1959 was a good year and bad year. During the first year of married life we moved five times.  First, we lived on the second floor of the Red Fork Cove Apartments three doors down from Porky Pansy.

Porky and I worked for a prefab building company on the north side of Tulsa. Looking back, Porky and I were a bad influence on each other. But how can a young person know such things?

We had been working there for about 2 weeks when the foreman came by and looked up to where we were working on top of a structure.  He began by criticizing our work.  We looked at each other and started climbing down. Without saying a word and while the boss was still talking we walked off the job.

I guess that didn’t make much sense but we were young and a little bit reckless. Phyllis took a more mature attitude toward my actions.  She pointed out that we had bills to pay and I needed that job because jobs in Tulsa were hard to come by in the late 1950’s. She was right.

But we did have time to go fishing and sleep on the river bank.  Predictably, I was not able to find a job and a few weeks later Phyllis and I decided that we had no other choice but to move in with my folks who invited us to do so.

I began working more diligently trying to find a job.  Moving in with family may be a good idea sometimes but most of the time independent people need their space.  On one occasion Mom and Dad added a little levity to our situation.They made a game of kibitzing each other the first morning we were there.

Dad got up first and and was sitting at the kitchen bar when he said this to Mom, “Old Lady don’t you think it’s time to get up and fix breakfast so I can go out and make us a living”.

Dad knew that addressing her by that title would cause a fuss.  It did.  She responded, “ I wish you would sell this place and give me half and I will pack my bag and leave”.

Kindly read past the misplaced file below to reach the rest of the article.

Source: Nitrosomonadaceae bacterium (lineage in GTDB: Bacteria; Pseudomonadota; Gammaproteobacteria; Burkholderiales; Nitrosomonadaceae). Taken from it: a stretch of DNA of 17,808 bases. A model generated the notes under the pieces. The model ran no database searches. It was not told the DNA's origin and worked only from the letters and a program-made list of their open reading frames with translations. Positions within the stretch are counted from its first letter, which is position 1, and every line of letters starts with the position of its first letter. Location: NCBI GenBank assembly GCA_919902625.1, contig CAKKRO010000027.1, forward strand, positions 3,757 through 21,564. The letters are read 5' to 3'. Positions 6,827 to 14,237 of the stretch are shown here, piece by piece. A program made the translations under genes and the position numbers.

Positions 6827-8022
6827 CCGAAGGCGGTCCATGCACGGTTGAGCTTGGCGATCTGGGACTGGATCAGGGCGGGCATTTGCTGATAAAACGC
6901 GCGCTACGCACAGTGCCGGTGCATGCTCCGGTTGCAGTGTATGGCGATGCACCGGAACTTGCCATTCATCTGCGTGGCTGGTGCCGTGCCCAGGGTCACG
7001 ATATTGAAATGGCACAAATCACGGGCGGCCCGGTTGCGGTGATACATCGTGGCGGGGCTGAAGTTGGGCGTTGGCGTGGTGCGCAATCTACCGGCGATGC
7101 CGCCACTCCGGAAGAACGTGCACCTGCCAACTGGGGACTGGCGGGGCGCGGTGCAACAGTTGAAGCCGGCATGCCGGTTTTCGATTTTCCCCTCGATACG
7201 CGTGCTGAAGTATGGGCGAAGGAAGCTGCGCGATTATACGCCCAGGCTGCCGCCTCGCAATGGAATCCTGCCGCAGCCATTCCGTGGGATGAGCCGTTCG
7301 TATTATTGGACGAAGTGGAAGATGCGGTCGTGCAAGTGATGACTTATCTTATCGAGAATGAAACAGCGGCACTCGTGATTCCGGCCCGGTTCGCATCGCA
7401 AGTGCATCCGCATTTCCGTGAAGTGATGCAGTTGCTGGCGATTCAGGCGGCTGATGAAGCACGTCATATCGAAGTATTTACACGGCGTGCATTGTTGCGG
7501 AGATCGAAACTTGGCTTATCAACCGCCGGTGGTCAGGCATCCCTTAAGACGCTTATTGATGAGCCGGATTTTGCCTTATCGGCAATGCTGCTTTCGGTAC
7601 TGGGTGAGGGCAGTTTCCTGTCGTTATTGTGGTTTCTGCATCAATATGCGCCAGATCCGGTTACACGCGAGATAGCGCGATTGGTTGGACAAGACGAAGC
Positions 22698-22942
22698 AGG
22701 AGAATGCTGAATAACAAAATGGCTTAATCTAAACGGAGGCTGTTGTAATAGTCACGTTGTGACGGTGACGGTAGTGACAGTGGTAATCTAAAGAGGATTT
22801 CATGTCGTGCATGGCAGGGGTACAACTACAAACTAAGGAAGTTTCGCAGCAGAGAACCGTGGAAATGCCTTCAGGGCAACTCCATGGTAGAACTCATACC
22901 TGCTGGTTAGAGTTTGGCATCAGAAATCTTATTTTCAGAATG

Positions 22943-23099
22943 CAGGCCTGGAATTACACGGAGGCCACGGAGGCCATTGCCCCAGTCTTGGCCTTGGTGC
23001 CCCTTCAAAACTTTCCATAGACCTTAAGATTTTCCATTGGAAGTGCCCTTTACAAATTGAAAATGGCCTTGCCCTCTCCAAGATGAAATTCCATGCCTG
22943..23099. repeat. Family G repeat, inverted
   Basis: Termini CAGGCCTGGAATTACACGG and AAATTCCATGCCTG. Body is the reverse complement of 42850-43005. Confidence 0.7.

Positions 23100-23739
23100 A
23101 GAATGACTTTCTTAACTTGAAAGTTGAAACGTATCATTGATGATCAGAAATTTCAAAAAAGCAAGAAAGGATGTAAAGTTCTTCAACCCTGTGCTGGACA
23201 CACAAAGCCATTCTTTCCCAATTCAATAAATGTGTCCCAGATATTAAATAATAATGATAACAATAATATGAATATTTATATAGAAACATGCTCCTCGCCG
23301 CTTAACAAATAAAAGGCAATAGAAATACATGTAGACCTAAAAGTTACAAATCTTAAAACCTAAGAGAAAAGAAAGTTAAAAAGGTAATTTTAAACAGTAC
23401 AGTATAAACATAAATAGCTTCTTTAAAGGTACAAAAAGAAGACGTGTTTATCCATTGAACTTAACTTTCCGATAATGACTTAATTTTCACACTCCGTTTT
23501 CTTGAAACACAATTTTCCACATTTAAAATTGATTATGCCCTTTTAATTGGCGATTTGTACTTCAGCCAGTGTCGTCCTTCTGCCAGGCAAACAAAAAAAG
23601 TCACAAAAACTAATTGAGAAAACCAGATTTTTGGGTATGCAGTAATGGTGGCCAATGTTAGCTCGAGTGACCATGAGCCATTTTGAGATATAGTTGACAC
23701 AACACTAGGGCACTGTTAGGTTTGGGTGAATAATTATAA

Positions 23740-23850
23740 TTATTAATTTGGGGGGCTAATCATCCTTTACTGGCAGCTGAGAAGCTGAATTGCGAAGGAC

Dad responded, “then pack mine too”.  Her retort was classic.  “Oh shoot, I might as well stay here.”  That ended the spat, Mom fixed breakfast and Dad went out to make a living.

It was natural that Phyllis and I were anxious to get our own place.  Fortunately, I got a call from Gaso Pump and Burner where I had left an application a few weeks earlier.

Gaso was a good company to work for but I wanted to do more than sweep floors. I liked the congenial working environment and the wage of $1.65 an hour.

But I wanted a better job.  Although I had a nominal background for office work, I inquired for a job in administration. The interview was disappointing.

Gaso was unwilling to hire me for such an important position unless I had my military obligation behind me.  The Military Draft was a real possibility given the world situation in 1959.

I told Phyllis what I was thinking and asked her what she thought. Her response was the same whenever I asked the same question over the next many years. “Whatever you decide, I’ll follow you anywhere”.

Even after 61 years of marriage she has the same attitude.  I enlisted in the U. S. Army in January, 1960, and departed for basic training at Ft Riley Kansas.  My education in adulthood was about to begin.